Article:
30 seconds and there's already shade thrown out there. I love it. Now I know for I will say that our last episode that we did together, I have gotten the most comments from it. Compare that to any other episode, how much they loved that insight and sort of the back and forth between us. So we're just going to keep it rolling, you know, right with, you know, some of these controversial topics. So as a little bit of a roadmap for the show, we're going to talk about AI because obviously, it's just dominating the news. We're going to talk a little layoffs in freight. And then we're going to be talking about fakeness on social media and not in the way that you might think. So we're going to cover all of those topics. First of all, being a I don't have to you don't have to be living under a rock in order to not notice all of the news and headways that have been made with this technology, not just essentially over the last few years. But really in the last few months from a lot of these big game players, Google and Microsoft being the top two dogs in that respect. So just in this week, so we have Google AI that's releasing their new sort of software that attaches to Google Docs attaches to Gmail attaches to pretty much their entire business suite of software. Microsoft has also ridden the same with their tool, essentially, what they're calling with artificial intelligence is that it's going to not just run in the background, it's going to be your copilot. And so that's what Microsoft has named it as your co pilot is going to work with all of them Microsoft Word, Excel, and PowerPoint, all of that stuff. We've seen other models that have just released chat GPT four, which is big in the news, obviously, Microsoft is a big backer for them, I think they've a chat GPT or open AI, which is the owner of chat GPT gave away 50% of their company, not give gave away but Microsoft invested in 50% of their company. So that's what's powering a lot of these moves that you're seeing on their side of things. Then two more that I think have a really larger impact is that intercom chat products, which powers a lot of the chat bots on a lot of different websites, they release their own version of AI that powers on top of it. So it's a chat GPT for on top of those intercom chat bots. So you may already be communicating with chat GPT and not really even know it yet. And then hub spots chat spot for CRM and content creation. Now that is a lot of things that I just threw at you. So gray sort of first thoughts, you know about all of this AI news that's coming down the pipeline?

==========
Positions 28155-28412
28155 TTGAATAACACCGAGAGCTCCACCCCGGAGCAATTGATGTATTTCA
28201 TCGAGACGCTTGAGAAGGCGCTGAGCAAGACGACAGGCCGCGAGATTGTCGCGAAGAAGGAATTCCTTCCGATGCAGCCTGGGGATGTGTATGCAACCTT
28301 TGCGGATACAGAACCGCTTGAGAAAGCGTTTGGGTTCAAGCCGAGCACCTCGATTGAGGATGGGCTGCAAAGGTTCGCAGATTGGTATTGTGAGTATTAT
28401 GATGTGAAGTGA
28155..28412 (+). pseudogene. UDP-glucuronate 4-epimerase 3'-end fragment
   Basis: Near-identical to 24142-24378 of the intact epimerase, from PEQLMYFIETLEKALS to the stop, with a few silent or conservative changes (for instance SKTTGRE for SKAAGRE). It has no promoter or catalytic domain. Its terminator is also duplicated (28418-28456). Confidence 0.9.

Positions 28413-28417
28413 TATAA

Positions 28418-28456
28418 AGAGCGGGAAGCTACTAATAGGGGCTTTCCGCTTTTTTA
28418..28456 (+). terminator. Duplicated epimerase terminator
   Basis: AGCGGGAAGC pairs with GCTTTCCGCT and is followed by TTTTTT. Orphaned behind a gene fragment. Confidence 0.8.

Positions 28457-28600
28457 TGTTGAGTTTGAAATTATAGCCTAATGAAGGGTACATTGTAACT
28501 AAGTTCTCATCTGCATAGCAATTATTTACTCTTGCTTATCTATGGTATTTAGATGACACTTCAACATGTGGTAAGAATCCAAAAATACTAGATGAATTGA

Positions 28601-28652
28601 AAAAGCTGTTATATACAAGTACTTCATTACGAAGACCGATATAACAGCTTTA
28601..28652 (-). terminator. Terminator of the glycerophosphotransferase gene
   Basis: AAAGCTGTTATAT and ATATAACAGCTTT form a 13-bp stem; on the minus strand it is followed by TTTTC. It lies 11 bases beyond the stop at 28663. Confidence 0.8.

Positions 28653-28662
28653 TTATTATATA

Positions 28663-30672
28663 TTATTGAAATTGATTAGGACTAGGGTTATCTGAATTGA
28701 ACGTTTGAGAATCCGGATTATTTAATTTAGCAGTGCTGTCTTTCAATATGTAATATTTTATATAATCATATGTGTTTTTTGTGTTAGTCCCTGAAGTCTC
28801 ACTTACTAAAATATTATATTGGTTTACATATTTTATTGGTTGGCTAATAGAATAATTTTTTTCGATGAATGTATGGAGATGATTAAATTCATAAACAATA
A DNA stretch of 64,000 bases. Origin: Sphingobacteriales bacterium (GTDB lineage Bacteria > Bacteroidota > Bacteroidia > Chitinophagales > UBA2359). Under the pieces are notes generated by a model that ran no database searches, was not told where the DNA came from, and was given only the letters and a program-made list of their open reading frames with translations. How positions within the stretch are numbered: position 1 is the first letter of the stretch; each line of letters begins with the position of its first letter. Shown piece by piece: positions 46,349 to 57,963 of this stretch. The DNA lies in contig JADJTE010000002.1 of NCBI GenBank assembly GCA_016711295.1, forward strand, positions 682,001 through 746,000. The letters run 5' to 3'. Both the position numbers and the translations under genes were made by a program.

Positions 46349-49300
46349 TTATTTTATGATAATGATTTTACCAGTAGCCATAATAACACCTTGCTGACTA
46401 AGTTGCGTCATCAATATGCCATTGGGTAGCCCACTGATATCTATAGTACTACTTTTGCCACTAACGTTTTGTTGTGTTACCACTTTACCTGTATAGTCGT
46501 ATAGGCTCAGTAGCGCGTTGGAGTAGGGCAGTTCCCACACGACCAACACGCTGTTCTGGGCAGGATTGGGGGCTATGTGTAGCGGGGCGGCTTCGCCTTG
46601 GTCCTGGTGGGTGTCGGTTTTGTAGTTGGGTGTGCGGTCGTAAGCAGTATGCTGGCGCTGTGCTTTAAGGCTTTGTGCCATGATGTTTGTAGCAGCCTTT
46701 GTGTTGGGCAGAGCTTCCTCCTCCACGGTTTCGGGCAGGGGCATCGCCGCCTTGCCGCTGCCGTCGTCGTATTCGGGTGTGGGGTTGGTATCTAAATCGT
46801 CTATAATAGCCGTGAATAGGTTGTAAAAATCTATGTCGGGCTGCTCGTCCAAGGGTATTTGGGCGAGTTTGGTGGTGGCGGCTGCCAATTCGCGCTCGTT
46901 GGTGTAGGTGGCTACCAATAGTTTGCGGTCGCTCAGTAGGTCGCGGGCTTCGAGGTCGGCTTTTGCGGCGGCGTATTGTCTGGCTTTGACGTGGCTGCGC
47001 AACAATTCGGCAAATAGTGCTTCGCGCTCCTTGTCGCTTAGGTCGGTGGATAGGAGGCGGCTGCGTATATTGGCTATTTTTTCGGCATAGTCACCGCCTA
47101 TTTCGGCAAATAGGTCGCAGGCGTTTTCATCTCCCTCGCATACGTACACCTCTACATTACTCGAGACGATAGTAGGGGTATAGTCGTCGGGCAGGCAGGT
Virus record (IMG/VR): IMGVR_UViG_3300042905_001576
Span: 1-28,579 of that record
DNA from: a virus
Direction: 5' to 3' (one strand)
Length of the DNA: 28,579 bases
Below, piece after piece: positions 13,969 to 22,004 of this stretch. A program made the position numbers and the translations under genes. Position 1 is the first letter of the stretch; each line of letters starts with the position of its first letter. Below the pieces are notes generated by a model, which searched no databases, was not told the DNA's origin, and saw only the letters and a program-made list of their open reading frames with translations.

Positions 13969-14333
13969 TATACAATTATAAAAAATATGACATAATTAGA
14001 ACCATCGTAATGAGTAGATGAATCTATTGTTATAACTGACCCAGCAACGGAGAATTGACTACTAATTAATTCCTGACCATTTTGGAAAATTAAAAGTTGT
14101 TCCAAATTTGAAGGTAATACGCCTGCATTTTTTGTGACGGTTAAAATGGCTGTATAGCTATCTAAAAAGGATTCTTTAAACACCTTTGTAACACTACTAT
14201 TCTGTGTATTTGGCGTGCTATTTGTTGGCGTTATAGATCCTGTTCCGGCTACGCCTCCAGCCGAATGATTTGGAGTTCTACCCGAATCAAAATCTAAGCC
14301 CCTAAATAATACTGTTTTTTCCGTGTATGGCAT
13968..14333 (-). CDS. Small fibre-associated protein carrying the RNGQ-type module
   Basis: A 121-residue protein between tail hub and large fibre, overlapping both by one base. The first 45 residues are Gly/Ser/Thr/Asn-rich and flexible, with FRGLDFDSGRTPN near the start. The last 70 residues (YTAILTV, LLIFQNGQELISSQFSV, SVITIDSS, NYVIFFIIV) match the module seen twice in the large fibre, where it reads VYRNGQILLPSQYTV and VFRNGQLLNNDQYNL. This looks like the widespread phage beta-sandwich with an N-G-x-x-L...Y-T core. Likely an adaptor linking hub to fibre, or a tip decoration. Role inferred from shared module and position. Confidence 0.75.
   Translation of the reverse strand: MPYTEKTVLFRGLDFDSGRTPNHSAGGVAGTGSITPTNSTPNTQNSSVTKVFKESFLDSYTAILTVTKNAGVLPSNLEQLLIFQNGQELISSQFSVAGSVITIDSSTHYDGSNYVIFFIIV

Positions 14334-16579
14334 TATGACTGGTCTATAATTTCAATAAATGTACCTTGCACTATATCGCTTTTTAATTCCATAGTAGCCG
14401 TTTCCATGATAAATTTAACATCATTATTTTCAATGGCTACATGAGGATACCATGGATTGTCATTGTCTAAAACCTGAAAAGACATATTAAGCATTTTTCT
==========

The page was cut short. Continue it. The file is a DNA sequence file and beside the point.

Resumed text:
Grace Sharkey: 3:30